Sochi 2014, Rio 2016 and PyeongChang 2018: ups and downs of the Olympics’ environmental sustainability plans

by Chiara Aruffo

In the last episode, we talked about environmental sustainability with regard to the Beijing 2008, Vancouver 2010 and London 2012 Olympics. Today we will finish our travel through history, looking at how the environmental issue was addressed at Sochi 2014, Rio 2016 and PyeongChang 2018.

Sochi 2014: a disaster waiting to happen?

Similar to other Olympics candidacies, Sochi’s application to host the 2014 Olympics was presented under the best expectations in terms of environmental sustainability. The main inspiration was the Vancouver 2010 Games, thanks to its widely recognized success. Russian organisers set for Sochi the following objectives: barriers-free games, preservation of national values and culture, economic prosperity, use of modern technology and harmony with the nature. However, difficulties arose almost immediately. For example, the submission for hosting the Olympics was actually prepared by a team of international consultants, and the organising committee could not even understand the technical vocabulary that had no equivalent in Russian! The decision to host the Games in an area adjacent to a national park was certainly a risky, and collaboration with UNEP (United Nations Environment Programme), WWF and Greenpeace only partly helped to contain the environmental damage. There were numerous reports of hazardous material being spilled into rivers and protected trees being cut down. The restoration of the area around the Mzymta River, touted as a legacy of the Games, was – according to many – just the consequence of the devastation of an area that should not have been damaged in the first place.

Among the (few) positive notes, there was the creation of a new national standard in Russia for constructions with the aim of reducing energy consumption and negative effects on the environment. In terms of cultural development, the Sochi Olympics gave a positive boost to voluntary work among young people and fostered the foundation of the Russian International Olympic University.

The Coastal Cluster venues for the 2014 Winter Olympic Games in Sochi (Credits The Asahi Shimbun / Getty Images).

Rio 2016: quality of the water, one of the unresolved issues

One of the objectives of the Rio Games planning was to set new sustainability standards at regional and national level. The three key points were: minimising environmental impact, ensuring accessibility for all, and contributing to the economic development of the state of Rio de Janeiro. Environmental and ethical criteria were included in the procurement of products and services required for the organisation of the Games. In addition, the organising committee set up a programme to offset carbon emissions before and during the Games. On a more positive note, the Rio Olympics obtained ISO2012-1 certification (one of the legacies of London 2012), an acknowledgement of compliance with international standards for the construction of Olympic buildings.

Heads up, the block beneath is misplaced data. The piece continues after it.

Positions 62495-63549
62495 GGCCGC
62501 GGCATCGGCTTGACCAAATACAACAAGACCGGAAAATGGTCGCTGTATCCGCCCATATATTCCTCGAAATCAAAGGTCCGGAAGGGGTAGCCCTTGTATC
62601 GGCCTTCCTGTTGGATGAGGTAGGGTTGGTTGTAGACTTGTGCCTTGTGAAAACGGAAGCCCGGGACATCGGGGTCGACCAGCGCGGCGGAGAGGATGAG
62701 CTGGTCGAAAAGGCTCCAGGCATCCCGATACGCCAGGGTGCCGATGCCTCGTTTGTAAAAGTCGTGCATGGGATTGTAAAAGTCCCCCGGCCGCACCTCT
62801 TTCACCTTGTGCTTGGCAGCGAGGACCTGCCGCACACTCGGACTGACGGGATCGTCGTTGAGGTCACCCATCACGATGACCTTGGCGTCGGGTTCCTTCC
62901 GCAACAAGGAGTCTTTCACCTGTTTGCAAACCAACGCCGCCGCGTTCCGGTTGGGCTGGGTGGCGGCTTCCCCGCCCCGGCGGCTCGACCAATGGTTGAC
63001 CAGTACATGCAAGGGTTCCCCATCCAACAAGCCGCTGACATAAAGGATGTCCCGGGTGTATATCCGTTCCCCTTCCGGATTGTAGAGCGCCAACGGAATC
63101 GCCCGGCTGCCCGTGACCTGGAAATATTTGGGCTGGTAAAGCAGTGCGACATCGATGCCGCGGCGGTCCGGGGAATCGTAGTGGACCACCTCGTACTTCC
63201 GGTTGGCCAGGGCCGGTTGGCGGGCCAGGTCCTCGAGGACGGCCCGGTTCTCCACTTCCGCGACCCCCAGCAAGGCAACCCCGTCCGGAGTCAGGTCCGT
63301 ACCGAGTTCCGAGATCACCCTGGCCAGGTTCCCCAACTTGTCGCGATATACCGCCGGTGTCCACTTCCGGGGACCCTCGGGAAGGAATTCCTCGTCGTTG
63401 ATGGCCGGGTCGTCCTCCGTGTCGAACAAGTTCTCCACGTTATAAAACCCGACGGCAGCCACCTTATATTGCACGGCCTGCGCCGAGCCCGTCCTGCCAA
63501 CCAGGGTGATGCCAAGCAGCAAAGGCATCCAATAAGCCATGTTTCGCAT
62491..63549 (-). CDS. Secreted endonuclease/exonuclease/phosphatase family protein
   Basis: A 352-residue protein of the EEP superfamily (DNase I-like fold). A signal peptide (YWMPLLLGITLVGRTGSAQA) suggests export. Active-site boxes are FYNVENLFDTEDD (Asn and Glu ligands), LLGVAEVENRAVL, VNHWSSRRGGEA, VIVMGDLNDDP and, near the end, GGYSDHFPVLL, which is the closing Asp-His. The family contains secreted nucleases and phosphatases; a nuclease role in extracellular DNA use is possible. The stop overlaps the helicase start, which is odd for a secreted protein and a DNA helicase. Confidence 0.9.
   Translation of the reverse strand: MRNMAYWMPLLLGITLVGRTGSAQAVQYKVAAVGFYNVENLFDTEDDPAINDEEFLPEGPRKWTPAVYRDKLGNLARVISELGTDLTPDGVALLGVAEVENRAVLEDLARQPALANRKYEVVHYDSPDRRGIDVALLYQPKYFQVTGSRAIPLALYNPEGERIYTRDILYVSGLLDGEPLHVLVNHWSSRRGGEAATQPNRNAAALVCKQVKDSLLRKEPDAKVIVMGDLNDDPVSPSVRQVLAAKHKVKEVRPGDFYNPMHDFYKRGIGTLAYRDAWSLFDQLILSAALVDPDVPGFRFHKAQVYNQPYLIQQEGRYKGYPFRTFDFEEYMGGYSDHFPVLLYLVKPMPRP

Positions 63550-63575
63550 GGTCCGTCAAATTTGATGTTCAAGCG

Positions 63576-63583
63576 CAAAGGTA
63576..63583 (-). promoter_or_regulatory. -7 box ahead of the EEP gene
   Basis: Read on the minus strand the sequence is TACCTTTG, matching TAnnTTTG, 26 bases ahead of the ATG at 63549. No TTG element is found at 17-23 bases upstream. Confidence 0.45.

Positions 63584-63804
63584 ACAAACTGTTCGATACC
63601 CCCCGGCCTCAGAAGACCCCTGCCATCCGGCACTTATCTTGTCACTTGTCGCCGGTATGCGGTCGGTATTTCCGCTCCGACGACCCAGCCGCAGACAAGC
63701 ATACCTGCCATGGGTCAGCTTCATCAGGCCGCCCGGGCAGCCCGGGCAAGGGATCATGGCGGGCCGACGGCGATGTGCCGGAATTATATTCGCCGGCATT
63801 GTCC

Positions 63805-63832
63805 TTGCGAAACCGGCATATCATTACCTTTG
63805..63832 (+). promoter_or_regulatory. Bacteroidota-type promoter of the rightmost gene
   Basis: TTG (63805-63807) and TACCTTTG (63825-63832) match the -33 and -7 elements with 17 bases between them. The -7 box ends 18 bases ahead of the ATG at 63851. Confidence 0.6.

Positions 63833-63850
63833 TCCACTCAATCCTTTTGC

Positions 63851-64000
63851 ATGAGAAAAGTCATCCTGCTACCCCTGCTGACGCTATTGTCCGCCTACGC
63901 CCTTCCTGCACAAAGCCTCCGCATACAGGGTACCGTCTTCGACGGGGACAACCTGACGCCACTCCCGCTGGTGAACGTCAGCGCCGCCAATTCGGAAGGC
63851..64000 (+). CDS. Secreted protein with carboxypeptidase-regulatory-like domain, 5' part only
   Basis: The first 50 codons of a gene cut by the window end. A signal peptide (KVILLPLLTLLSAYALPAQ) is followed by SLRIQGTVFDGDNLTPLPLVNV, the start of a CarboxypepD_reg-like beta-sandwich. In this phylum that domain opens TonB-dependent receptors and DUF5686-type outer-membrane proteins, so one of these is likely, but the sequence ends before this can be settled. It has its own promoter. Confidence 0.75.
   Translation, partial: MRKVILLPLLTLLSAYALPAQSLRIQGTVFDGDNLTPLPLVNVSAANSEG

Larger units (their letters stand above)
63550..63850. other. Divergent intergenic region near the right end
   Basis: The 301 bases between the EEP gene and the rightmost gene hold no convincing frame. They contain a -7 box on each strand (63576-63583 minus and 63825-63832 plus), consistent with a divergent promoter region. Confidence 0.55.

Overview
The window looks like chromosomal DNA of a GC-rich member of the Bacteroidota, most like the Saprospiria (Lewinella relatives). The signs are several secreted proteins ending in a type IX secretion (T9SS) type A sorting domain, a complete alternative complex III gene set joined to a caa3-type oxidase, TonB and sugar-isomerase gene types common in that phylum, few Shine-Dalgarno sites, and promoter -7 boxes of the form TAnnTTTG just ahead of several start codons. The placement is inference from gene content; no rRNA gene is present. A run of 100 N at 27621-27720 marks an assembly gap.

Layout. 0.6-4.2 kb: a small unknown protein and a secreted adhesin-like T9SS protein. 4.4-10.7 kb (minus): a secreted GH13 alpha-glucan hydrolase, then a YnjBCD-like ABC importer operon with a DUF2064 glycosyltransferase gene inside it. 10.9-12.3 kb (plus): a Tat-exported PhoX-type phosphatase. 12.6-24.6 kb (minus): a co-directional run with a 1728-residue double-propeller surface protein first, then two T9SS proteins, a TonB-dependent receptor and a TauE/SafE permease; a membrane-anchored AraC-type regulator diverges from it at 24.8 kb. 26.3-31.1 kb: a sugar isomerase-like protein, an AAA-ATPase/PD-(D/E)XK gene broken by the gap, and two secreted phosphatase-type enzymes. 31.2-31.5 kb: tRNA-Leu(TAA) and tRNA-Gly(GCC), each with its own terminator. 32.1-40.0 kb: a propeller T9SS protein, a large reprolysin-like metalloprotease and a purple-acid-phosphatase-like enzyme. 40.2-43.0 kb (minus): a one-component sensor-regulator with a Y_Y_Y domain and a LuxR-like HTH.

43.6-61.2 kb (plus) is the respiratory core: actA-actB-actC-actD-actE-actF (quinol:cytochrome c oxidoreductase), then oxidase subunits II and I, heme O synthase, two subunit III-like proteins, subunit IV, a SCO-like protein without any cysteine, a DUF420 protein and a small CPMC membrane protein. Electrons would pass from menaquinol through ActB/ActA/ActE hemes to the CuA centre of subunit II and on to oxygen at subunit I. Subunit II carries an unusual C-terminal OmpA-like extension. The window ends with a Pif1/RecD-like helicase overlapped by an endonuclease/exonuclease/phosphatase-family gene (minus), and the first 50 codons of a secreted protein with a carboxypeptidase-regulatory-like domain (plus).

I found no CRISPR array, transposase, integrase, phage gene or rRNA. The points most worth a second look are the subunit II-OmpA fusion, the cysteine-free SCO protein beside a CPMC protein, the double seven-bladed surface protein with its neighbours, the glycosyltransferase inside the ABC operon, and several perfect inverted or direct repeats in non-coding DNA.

One of the most controversial issues in the run-up to the Games was the quality of the water. In the bidding process, improving the hygienic conditions of the water was seen as a priority for the safety of the athletes (e.g. open-water swimmers) but also as a legacy for the city. In reality, economic, political and even cultural interests worked against the project, since the poor sanitary conditions of the population lives meant that people were not very interested in where the water was actually discharged, as long as it was discharged. Just a few weeks before the Games, the situation in Guanabara Bay was causing great concern among the athletes. The temporary solution was to build eco-barriers in the rivers flowing into the bay and to remove the debris with the help of boats (eco-barcos). The barriers reduced the risk of collision with floating rubbish, but little could do against the quality of the water itself. Fortunately, most athletes did not suffer any repercussions, thanks mainly to stringent preventive measures: washing up immediately after leaving the water, using disinfectant gels, sealing water bottles to prevent them coming into contact with the water. Does this sound familiar?

PyeongChang 2018: the question mark on the Jeongseon Alpine Centre

The PyeongChang Olympics were planned under the slogan: ‘an O2 Plus Winter Games’. Key points of the plan were the construction of energy-efficient buildings, respect for biodiversity, recycling of rainwater, use of renewable energy, improvement of the public transport system and raising awareness on sustainability.

The PyeongChang Games were the first Winter Games to obtain international ISO2012-1 certification and the city was recognised by the national government as a ‘Low-Carbon Green Growth Model City‘. The South Korean organising committee planned for the post-Olympic future of Olympic constructions, but in spite of their efforts three venues were left out: the Gangneung Oval, the Gangneung Ice Hockey Centre and the Jeongseon Alpine Centre. In particular, the latter was at the centre of much controversy because its construction had led to the destruction of an entire forest. Ever since, the local government has always declared itself in favour of the demolition and restoration of the forest at the end of the Games.

The Jeongseon Alpine Centre built for the Winter Olympics PyeongChang 2018 (Credits Byung Chun Moon).

Cover picture: Sochi 2014 Olympics (Credits olympics.org)

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